Runtime went backwards???


  • Banned

    An ybody else seeing this in 2.0.2??

    Running in VmWare and both are using the same NTP servers.



  • This looks a symptom of having ESXi and pfSense each running NTP while also having ESXi trying to adjust the pfSense VM's clock via VM Tools.

    As a matter of interest, what version of ESXi and what version of Open-VM-Tools do you have installed?

    Did you upgrade an existing 2.0.1 VM to 2.0.2?  I haven't been able to get the "stable" VM tools (8.7.0.3046) to work with a new 2.0.2 install on ESXi 5.1  Marcelloc's 8.8.1 version will work but throws up an error that was mentioned in another thread http://forum.pfsense.org/index.php/topic,48060.0.html.  That doesn't seem to cause any problems but I haven't run that test VM for very long.


  • Banned

    I am running the VM-tools package in 2.0.2 no modifications.

    ESXi is 4.1U3 Enterprise Plus if it matters.



  • Virtual Machine Specific info:

    Time issues that manifest in all sorts of different error messages are common on just about all virtual machine hosting environments due to how most OS's track time via processor ticks.  As a side effect of virtualization, a virtual machine simply doesn't get every processor tick (otherwise you'd have full cores or more devoted to each VM.)  So, you get time drift, which is handled usually by some sort of application/tool/service that runs within the virtual machine, in VMWare virtual machines you run the VMWare tools (or some equivalent, often open source, version for less supported OS's), that periodically pulls time back to the reality reported by the VM host (which, itself may be set and time maintained via NTP.)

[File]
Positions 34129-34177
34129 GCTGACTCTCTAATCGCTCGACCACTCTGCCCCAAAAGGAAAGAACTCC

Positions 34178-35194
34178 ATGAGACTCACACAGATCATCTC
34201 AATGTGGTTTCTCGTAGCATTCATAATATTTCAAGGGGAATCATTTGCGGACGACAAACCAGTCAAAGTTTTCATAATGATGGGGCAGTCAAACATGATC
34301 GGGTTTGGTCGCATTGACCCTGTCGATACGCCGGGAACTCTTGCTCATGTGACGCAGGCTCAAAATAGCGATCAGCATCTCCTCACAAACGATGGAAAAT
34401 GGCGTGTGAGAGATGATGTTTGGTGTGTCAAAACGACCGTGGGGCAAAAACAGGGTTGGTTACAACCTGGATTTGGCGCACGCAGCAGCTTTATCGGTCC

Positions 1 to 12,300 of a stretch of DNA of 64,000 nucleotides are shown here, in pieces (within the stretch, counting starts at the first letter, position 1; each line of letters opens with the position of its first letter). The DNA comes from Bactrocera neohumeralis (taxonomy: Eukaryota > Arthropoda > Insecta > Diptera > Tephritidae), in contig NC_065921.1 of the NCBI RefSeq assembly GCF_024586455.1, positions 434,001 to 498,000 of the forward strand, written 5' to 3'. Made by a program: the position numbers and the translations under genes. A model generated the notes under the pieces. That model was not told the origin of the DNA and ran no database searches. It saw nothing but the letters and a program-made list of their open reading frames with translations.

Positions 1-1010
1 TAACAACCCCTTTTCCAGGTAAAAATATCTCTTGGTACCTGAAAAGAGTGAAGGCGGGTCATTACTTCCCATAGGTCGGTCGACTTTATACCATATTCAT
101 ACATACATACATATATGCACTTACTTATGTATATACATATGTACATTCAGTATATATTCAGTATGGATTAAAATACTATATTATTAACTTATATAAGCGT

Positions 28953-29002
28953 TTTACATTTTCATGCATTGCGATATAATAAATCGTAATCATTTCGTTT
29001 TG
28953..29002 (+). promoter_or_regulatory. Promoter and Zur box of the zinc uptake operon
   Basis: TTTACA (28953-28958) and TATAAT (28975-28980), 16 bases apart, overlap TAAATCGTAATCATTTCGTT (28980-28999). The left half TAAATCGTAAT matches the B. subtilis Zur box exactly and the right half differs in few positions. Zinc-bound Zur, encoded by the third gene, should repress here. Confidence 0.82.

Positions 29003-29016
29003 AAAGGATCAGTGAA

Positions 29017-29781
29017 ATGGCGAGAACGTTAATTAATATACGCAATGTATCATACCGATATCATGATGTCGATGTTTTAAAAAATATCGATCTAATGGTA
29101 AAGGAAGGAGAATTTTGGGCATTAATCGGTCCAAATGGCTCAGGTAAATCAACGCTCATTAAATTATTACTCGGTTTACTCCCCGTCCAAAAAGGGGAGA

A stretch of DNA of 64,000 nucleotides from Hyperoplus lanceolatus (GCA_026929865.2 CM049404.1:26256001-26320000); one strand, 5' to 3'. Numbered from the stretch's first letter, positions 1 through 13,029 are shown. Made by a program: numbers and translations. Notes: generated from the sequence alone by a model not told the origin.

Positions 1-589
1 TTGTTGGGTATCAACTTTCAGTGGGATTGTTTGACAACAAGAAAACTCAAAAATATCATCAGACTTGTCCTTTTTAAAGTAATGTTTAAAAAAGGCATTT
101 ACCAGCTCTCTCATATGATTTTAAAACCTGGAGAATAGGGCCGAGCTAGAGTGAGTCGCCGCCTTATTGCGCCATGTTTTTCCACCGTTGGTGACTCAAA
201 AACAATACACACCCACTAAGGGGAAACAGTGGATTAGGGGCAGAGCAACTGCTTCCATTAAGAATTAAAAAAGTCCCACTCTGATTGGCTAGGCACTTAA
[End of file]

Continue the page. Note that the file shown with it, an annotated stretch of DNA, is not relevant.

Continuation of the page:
My theory on what's happening to you:

    When you have 2 or more time sources competing and re-setting time like that, you can easily get a situation where one may over-shoot the other as they'll rarely be in perfect sync (or some other latency may introduce some variations.)  I can't tell you what is best for your situation, but, assuming you're not otherwise relying on pfSense for some kind of time sync on your network, I would probably set ESXi via NTP and let the VM-tools keep the pfSense OS in sync, not use NTP in pfSense itself.  VMWare will set the Virtual BIOS time via it's local host time (which may be set via NTP) so that your pfSense OS will get time from BIOS on boot, then VMWare tools should keep the OS up to date from there.



  • I agree.  They are competing with each other.  Either:

    • don't run NTP and allow VM Tools to set the time on the VM or

    • run NTP on pfSense and stop VM Tools from setting the VM's time



  • @biggsy:

    I agree.  They are competing with each other.  Either:

    • don't run NTP and allow VM Tools to set the time on the VM or